y.h.t.b.t.

In this word of ttyl, imho, and other acronyms yhtbt might not seem all that surprising.

But yhtbt has actually been in my life far longer than even my cell phone number, which, crazy as it may seem, has been the same for over 20 years since I got my first ‘bag phone’ (literally in its own sort of mini suitcase) for emergency use only.

Yhtbt. It was one of my dad’s favorite phrases–my dad who passed away eight years ago, but who was far ahead of his time in terms of texting lingo–dwind (recited letter by letter, not pronounced), ‘Dad’s work is never done’ was another of his favorites, as was MRA, moving right along–what he liked to say to my mom when he was ready to leave a party or thought it was time for her to be done chit-chatting with friends.

But of all of my dad’s shortened phrases, yhtbt is my definite favorite.  Yhtbt. You had to be there.

The usage could vary–perhaps it would be, in recounting a story, a shorthand way of saying ‘well, you’re not really going to get this since you weren’t at the event, yhtbt.’ Or it would be a way of sharing the moment with someone who was there–yhtbt, and we were.

But what I think I love most about it is this idea that, to really experience something, to really know it, you had to be there. But somehow, that needing to be there did not preclude the equal need to share the story about it even if you were not. There’s no substitute for ‘being there’ but, knowing that, I’m still going to tell you the story, I’m still going to remember…

Remembering is exactly what we, as a nation and as Americans, have ritualized onto this day, today, September 11.

For me, the ‘remembering’ actually begins a day early, on September 10, as that is the day my dad, the author of yhtbt, at least in the bodily physical sense, no longer was. He died at home, surrounded by close family friends, and with my mom and me by his side. We watched him breathe his last breath, and were there for what seemed to be a literal seeing his ‘spirit’ leave his body. We breathed that moment together. It was sacred and beautiful and unbelievably painful, all at the same time. yhtbt.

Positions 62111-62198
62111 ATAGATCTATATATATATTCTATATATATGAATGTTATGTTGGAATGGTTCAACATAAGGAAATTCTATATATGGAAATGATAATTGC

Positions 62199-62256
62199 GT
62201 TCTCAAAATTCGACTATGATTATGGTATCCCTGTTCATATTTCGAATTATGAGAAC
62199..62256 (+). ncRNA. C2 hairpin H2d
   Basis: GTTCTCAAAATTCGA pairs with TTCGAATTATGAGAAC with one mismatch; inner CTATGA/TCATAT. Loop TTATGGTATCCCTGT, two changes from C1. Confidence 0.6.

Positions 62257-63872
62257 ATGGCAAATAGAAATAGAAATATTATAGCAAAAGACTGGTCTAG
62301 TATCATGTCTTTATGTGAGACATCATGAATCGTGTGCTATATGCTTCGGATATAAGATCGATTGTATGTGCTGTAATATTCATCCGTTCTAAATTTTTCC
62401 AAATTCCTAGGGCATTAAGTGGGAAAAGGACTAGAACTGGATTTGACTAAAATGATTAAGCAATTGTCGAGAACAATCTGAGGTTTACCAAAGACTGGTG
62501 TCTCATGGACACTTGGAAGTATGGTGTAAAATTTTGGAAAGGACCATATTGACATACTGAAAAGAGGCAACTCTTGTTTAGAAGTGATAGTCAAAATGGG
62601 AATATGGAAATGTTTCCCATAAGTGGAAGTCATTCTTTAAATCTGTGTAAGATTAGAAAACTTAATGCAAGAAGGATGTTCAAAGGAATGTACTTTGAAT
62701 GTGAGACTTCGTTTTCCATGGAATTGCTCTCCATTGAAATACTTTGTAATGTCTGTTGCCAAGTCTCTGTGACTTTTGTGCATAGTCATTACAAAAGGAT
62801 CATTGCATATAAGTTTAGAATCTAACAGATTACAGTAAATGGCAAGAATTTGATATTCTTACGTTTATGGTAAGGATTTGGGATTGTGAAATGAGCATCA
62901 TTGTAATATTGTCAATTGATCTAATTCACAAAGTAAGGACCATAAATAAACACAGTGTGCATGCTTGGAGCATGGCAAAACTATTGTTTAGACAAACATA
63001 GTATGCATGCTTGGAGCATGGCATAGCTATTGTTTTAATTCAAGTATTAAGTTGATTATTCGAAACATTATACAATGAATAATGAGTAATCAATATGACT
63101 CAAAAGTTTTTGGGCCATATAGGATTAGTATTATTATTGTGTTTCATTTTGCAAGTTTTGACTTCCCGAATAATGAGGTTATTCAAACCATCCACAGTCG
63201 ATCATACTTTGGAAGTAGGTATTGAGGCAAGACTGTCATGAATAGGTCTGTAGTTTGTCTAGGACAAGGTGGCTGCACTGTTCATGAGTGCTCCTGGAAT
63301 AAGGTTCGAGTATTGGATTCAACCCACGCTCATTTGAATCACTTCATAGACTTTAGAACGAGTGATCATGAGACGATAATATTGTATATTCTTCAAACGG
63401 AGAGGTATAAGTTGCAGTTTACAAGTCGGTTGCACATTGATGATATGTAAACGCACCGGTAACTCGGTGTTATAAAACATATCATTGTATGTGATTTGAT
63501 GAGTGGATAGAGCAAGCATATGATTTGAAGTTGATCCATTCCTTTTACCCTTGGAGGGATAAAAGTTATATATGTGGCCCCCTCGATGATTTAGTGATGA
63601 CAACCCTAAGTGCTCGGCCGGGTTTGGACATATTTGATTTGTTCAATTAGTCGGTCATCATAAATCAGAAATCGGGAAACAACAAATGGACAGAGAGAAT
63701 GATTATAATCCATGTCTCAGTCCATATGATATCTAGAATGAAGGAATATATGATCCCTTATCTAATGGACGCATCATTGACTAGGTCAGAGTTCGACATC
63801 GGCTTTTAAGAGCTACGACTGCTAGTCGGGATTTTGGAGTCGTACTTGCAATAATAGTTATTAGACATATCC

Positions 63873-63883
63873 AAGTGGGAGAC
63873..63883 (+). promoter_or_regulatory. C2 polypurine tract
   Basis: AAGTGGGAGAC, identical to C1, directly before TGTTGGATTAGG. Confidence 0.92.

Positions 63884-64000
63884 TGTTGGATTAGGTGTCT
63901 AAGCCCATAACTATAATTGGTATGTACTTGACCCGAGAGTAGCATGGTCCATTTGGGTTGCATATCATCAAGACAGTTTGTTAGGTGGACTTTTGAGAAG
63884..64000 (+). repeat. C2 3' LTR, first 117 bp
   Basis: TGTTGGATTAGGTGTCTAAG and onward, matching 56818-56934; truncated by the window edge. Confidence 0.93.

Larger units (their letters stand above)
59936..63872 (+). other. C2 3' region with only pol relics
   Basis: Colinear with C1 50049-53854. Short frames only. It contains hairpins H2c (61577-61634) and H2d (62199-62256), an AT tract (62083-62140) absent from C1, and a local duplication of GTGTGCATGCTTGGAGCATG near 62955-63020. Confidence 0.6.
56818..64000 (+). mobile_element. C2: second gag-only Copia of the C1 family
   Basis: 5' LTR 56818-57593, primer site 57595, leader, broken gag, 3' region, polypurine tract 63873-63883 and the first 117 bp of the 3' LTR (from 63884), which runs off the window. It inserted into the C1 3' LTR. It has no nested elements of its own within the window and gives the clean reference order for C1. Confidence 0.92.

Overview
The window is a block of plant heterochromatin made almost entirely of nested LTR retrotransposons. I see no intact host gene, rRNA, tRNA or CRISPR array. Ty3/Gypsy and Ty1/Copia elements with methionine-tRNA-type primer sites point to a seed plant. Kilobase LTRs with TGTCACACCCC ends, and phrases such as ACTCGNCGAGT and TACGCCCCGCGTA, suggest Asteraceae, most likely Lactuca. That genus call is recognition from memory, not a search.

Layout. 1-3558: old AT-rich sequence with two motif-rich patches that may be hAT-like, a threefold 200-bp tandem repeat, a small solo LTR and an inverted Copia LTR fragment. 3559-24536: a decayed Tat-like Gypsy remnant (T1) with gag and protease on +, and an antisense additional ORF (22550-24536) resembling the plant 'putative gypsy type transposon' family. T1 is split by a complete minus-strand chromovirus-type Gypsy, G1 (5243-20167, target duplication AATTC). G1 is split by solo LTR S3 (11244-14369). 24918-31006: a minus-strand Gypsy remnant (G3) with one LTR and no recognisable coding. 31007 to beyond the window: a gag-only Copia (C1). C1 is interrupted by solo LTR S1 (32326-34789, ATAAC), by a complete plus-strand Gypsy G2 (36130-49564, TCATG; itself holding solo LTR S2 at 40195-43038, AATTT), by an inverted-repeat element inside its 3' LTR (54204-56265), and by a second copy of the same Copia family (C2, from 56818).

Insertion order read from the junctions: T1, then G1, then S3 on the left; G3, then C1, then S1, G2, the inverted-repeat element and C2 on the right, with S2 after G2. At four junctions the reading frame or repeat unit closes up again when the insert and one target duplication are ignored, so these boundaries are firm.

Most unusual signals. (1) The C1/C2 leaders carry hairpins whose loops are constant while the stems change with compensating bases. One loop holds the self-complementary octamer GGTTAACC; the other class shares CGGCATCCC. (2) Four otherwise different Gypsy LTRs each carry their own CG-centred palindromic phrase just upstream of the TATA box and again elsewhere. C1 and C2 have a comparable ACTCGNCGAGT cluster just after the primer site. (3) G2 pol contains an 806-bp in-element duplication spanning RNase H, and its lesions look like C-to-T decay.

I too remember where I was on the morning of September 11, 2001. A student at Princeton Theological Seminary, I had decided to go to the darkroom early that morning to develop some film and print some images. I don’t remember why I took a break from my work, only that I did, with apron on and with eyes still adjusting to the light, I got in the basement elevator. There was someone else in the elevator, and she was crying. I asked her what was wrong, if she was okay. “I just have such a hard time with things like this,” she answered. I tried to be comforting, but had no idea what she was talking about.

That is, until I got out of the elevator and saw the others who had gathered in front of a tv screen in the lobby of Templeton Hall. It took me a while to figure out what was going on, as I had happened upon the events as they had already begun to unfold. It was, in a word, surreal. I quickly left the building to call my parents, a three hour time zone away, traveling through Seattle in their motor home. My call woke them up as I gave them the news of what had happened, and let them know that, though I had been in the city only three days before, on the Staten Island Ferry with the twin towers in the background of my group photo,  I was okay. It was a day of many phone calls, many such stories, many, of course, that were sacred, beautiful, and unbelievably painful, all at the same time. yhtbt.

Remembering matters. Telling and retelling the stories of our lives matters.

That is the beauty of ritual in religious traditions such as Judaism, which, in a few days, will enter into such a time of remembering beginning with Rosh Hashanah and culminating in Yom Kippur. In the Christian tradition we remember, or re-member, every time we participate in the Lord’s Supper–the Eucharist, a communion, a coming together as one body. It is a sacrament–a visible sign of that which is invisible. We remember. yhtbt.

It can be easy, perhaps, to wonder why we need to ‘rehash’ events that have passed–we tend, in our society, to live at a pace that often suggest that we should just ‘get over’ that which has been and move on. MRA, as my dad would have said it.

But I think we need to take the time and the space for the ‘yhtbt’ as well. You had to be there. But let me tell you again, what it was like… Let me tell you again, about the time… Let me tell you about the one who I lost… Let me tell you about where I was, who I was with… And in doing so, let us help one another to re-member, to find healing, wholeness, as we share the journeys of our lives.

yhtbt. and i was.

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